CNN reported a study published on Monday in the Journal of Pediatrics that found an increase in the number of children with autism and related disorders in the United States. The number is up to 1 percent of children from the age of 3 to 17.
The study is based on the results of the federal government’s 2007 national survey of children’s health, where parents were asked by telephone if a health care provider had ever told them their child had an autism spectrum disorder. In a follow-up question, parents were asked if their child was currently considered to have ASD. Nearly 40% of the respondents said no.
The question is whether the original diagnosis of ASD was accurate since the disorders are not considered curable. To that point though, as therapists we see children who receive massive hours of early intervention after a diagnosis of ASD, and years later they are “undiagnosed,” due to great improvement in their social and language skills.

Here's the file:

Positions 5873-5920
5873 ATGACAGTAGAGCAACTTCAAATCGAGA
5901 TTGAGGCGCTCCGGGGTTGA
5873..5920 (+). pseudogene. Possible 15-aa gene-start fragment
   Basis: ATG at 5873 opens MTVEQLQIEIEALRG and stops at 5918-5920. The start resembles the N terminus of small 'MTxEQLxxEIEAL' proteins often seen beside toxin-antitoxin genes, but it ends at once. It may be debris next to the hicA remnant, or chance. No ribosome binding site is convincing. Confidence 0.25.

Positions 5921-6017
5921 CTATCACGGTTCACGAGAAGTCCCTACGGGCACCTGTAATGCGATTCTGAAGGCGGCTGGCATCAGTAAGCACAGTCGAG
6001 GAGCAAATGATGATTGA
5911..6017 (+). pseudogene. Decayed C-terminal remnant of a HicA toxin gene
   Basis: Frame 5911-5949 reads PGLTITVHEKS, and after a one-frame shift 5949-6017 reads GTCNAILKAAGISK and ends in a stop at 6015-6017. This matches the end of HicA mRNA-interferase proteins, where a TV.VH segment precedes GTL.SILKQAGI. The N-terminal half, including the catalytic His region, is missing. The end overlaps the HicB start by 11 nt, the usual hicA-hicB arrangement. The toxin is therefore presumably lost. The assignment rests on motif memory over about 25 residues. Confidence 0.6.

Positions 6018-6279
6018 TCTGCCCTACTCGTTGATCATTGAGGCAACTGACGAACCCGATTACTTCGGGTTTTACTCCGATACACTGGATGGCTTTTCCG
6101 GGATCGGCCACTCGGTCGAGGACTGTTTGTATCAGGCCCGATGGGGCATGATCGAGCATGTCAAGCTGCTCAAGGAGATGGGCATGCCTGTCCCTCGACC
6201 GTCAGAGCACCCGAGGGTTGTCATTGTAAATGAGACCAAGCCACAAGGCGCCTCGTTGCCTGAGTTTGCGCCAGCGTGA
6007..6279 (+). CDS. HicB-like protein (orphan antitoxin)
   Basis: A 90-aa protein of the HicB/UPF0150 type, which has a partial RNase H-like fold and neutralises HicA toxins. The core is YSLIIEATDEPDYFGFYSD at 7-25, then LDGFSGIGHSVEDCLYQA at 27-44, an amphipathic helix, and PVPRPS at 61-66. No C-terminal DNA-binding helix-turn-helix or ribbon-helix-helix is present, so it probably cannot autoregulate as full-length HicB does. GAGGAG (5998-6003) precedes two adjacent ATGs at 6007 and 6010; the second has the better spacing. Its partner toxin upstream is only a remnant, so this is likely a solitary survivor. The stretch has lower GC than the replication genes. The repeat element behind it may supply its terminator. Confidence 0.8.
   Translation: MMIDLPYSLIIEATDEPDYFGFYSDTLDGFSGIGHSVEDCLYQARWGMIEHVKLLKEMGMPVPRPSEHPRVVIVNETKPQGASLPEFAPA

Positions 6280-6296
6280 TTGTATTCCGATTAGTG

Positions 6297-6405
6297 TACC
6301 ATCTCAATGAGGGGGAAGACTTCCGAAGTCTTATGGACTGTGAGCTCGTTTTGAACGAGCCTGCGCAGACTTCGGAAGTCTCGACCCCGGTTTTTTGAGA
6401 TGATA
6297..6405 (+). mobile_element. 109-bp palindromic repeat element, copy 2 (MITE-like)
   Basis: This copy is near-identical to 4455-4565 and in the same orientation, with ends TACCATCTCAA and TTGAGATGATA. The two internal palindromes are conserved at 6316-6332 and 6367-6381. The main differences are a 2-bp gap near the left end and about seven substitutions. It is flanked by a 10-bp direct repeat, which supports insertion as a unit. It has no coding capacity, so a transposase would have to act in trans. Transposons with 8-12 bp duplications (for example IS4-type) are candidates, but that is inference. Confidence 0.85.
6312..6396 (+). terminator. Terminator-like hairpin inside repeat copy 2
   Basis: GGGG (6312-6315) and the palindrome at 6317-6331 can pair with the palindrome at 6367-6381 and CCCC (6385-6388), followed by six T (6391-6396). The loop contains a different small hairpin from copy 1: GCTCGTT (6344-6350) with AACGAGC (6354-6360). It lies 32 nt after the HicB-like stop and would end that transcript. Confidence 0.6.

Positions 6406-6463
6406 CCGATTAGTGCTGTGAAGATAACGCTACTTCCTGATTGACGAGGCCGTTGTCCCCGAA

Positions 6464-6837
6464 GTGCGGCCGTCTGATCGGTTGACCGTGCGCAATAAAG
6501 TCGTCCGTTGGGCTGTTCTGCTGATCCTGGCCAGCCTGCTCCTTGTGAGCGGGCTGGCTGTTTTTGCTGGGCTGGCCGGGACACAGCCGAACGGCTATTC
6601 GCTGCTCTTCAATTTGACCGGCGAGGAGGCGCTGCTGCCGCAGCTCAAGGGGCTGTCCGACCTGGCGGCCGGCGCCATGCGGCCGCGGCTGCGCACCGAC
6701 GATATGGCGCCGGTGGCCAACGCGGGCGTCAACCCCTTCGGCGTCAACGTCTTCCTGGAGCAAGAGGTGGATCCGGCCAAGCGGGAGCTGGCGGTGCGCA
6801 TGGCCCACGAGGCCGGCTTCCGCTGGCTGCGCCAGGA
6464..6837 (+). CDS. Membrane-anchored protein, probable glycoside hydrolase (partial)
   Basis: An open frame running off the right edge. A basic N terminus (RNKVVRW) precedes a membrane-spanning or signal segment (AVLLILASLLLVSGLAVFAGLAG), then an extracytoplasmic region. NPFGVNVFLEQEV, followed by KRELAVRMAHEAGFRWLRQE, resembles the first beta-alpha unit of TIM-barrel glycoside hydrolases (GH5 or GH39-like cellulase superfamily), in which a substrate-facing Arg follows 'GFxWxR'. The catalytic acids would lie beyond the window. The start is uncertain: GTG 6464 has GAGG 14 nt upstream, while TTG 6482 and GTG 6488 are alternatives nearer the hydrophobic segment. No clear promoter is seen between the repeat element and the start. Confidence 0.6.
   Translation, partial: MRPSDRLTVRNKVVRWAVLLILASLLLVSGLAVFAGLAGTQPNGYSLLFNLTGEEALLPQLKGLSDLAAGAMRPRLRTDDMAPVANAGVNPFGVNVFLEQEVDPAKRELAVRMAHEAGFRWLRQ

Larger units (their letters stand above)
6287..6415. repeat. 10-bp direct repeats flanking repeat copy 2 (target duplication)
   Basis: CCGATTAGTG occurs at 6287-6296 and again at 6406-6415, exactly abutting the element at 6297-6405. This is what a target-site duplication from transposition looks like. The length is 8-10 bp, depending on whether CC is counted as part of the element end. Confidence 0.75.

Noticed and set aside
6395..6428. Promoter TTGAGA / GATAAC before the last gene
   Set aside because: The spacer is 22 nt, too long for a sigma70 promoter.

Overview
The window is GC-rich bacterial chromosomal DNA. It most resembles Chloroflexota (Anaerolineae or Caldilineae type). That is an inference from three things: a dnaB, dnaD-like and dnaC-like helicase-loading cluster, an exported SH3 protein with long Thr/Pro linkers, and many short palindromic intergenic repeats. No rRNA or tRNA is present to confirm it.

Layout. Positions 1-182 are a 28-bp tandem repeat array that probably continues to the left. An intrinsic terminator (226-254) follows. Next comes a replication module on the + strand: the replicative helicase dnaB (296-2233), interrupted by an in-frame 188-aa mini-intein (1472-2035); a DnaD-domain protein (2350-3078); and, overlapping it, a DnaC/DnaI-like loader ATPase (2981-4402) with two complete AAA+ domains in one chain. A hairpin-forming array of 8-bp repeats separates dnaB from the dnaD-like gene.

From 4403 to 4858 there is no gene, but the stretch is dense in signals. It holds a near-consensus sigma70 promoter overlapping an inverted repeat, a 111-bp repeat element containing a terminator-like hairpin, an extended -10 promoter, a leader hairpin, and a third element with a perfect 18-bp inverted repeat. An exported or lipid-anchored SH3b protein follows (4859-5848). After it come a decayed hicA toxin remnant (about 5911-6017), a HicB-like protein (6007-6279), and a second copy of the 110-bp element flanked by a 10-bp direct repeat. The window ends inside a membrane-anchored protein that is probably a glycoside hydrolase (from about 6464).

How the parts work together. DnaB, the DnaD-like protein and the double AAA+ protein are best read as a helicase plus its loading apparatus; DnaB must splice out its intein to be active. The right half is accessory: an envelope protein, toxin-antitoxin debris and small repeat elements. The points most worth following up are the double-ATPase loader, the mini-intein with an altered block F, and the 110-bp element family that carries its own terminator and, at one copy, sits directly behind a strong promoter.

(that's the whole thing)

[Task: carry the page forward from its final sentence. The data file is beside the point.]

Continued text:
The new statistics may be accurate and autism may be on the increase or maybe we are better diagnosticians. According to the CNN article,
“The researchers urged caution in interpreting the change, noting that an increase in diagnoses does not necessarily mean that more children have the disorder. It could simply reflect a heightened awareness of the disorder.”
In any case, heightened awareness is good if we can identify children with ASD early and get them the early intervention services they need to make maximum progress.